kind of scared to do it freshman, sophomore, 48 percent of Muslim women in America do
or junior year, but senior year I was like, ‘you not cover their hair. Junior Hafsah Malik does
know what, this is a stupid reason to not wear it not wear a hijab and said she does not plan to
if I think I want to.’” in the future because it was not prominent dur-
ing her upbringing.
Kabir did not feel as connected to her faith
without the hijab, but by wearing one, she “In the culture and community I grew up
said she felt closer and more connected to her in, wearing a hijab wasn’t really emphasized,”
religion. Malik said. “Where my parents grew up, in
Pakistan, they respected the fact that hijab
“Personally with my faith I kind of felt like was a choice between a person and their faith
I was losing it,” Kabir said. “I wasn’t praying and did not emphasize wearing it that much.
as often, and in Islam you’re supposed to pray Although, there are many people who wear the
five times a day. I kind of thought to myself if I hijab in Pakistan. It’s to each its own.”
wore the hijab, then it would be like a remind-
er to me every time I looked in the mirror (to) Though she does not wear one, Malik said
embrace it fully.” she thinks the meaning behind the hijab,
explained in Islam’s holy book, the Quran, is
Sophomore Ayesha Chaudhry began to wear more empowering than demeaning as some
a hijab in fifth grade before coming to Mason. believe it to be.
She said she started wearing it because she saw
others around her doing so, not because of its “The hijab is not just something for conser-
significance in Islam. vancy,” Malik said. “People say (women) wear
the hijab to be oppressed, but it’s the opposite.
“In fifth grade I went to an all Islamic In the book, it says that it’s more towards (the)
school,” Chaudhry said. “My teachers and feminism side where women are more empow-
friends (wore) hijab, so it just seemed like the ered. Women wear it because they’re so strong
thing to do. I didn’t really look at the religious in their faith that they’re willing to give up
significance behind it or what it might mean to that part of their self for God.”
me spiritually.”
Although it is common in Islam, Kabir said
Since most of her friends wore hijabs at her wearing a hijab is not the only way to practice
previous school, Chaudhry said she did not modesty.
expect other classmates at Mason to treat her
differently because of her hijab. “In Islam, hijab is basically modesty,” Kabir
said. “There are different ways that you can be
“I had never been to a public school, so I modest, that’s why a lot of muslim girls don’t
didn’t even think people would react weirdly actually wear hijab. That doesn’t mean that
to it,” Chaudhry said. “But then people started they’re bad Muslims obviously, it’s just the
making fun of it. Not just my hijab, but also level of modesty that you want to go to.”
other parts of my religion. I wore baggy
clothes and I wore a lot of clothes because Malik said that Allah, the Arabic word for
you’re supposed to be modest and cover up, God, believes forcing women to wear the hijab
and I just got made fun of a lot (so) I stopped is wrong and that wearing a hijab is a decision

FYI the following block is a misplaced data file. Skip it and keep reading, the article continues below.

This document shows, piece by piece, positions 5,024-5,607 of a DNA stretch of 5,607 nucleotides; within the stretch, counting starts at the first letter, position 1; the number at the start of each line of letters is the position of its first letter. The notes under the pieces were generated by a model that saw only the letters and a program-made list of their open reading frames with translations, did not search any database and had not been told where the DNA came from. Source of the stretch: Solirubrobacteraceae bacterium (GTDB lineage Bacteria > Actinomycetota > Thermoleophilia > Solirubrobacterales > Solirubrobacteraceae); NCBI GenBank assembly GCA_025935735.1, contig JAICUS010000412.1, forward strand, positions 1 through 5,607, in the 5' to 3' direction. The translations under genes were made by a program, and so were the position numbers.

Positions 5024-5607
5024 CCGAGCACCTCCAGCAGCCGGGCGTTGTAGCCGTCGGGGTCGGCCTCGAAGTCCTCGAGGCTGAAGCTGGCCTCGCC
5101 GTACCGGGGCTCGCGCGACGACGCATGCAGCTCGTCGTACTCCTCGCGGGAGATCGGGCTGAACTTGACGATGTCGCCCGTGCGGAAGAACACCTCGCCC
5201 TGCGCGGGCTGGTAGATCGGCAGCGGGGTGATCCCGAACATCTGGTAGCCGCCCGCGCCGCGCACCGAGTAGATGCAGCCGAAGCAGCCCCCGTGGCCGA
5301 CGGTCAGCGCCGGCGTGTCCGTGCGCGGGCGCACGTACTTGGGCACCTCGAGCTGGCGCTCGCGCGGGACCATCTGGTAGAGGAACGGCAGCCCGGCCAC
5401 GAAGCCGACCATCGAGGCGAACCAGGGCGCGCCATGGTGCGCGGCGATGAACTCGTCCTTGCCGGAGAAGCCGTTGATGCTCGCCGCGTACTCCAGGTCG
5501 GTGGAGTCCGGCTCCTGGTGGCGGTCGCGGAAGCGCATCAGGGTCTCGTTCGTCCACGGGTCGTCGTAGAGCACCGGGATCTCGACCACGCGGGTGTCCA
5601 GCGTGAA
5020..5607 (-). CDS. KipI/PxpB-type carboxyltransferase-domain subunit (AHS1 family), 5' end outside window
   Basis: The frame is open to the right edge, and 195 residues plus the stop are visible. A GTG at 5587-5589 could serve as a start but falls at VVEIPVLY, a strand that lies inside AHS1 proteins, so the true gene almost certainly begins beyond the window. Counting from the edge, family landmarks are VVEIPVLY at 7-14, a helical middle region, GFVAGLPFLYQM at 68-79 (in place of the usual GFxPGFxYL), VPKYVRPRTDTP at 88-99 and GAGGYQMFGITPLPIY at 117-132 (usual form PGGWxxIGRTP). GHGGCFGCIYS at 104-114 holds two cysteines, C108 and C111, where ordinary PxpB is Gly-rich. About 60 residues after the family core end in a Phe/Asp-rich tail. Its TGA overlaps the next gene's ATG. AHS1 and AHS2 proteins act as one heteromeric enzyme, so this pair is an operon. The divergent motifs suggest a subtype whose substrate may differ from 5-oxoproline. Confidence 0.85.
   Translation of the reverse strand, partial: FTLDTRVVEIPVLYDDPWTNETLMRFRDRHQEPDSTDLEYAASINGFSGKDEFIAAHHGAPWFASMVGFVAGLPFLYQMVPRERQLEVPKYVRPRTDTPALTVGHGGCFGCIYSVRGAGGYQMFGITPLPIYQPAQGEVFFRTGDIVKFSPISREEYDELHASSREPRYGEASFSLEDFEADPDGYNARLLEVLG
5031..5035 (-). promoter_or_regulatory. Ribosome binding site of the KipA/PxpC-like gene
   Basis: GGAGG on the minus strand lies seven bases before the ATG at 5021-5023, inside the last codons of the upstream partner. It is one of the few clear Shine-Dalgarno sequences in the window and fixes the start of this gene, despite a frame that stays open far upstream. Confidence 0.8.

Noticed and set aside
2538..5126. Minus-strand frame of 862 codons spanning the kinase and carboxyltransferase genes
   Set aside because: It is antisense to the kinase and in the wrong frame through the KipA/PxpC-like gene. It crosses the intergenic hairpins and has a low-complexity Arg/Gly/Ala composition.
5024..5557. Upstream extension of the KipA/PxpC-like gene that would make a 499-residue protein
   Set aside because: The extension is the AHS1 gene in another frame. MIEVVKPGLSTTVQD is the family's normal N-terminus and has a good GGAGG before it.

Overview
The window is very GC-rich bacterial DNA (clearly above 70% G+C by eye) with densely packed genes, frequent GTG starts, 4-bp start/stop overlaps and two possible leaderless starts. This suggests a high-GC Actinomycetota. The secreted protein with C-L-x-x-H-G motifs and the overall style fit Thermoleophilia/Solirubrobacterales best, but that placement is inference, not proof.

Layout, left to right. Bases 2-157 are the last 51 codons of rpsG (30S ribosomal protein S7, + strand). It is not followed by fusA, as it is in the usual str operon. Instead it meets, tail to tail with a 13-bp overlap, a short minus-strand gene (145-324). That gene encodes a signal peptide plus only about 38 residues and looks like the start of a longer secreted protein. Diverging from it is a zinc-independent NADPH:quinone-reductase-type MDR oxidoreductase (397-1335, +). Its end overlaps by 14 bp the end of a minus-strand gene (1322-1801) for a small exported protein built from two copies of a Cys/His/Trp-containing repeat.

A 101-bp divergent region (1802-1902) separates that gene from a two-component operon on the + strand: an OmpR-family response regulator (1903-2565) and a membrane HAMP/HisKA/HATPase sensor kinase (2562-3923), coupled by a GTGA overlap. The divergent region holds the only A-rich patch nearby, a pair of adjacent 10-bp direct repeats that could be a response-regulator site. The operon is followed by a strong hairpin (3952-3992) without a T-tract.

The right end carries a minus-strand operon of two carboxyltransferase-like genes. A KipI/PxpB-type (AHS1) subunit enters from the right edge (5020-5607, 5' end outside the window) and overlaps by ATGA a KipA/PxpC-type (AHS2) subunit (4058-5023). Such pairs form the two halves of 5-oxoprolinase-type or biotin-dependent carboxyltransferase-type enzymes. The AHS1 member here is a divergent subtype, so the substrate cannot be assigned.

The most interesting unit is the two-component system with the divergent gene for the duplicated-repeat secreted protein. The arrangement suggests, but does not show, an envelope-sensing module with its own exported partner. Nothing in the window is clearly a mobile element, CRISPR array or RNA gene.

wearing it.” that women should make for themselves.

After her experiences with being bullied, “The hijab is a choice,” Malik said. “It is
Chaudhry said she realized that wearing a written in the book as a choice, but some more
hijab was not right for her. strict communities believe that every girl
should wear it, even though forcing someone
“I understand why people wear it and their to wear the hijab is seen (as) very wrong in the
reasoning behind it and the religious signifi- eyes of God. My mom doesn’t wear the hijab,
cance, but for me it was never about the reli- my mom’s mom doesn’t wear it, but it’s still
gious significance (or) importance behind it,” my choice at the end of the day. My upbring-
Chaudhry said. “When I started looking more ing and community have taught me to make
and more into it, I realized that it wasn’t really my own choice and to wear the hijab to bring
cut out for me. I didn’t really agree with some myself closer to God-- not because someone
told me to.”

September 21, 2018 Feature 9

Communing with nature a way to decompress for MHS students

Alex Lisa | Staff Writer Kaufold said the tradition started how to build shelter, I know how to find a lighter and then some paper towels
To senior Elric Nijakowski, the wilder- before he was born. The family was clean water and make food the right to start the fire, and we bought a plastic
prompted to get together for the first way so that you don’t get sick,” Kaufold tablecloth as our shelter. It was so much
ness isn’t just a place to camp out, it’s time after the death of Kaufold’s great said. “I think I could survive on my own fun.”
his second home. grandfather, and have been coming for a while if I needed to. I’ve almost
back ever since. had to a few times; I’ve definitely gotten Nijakowski enjoys the unexpected
Hiking and camping take a lot of lost more than once and had to find my and challenging himself, which he said
dedication, whether it is in the form “Originally it started because my way back.” plays a large role in why he has such a
of time or physical exertion. Not to be grandpa’s dad passed away, so they got passion for the outdoors.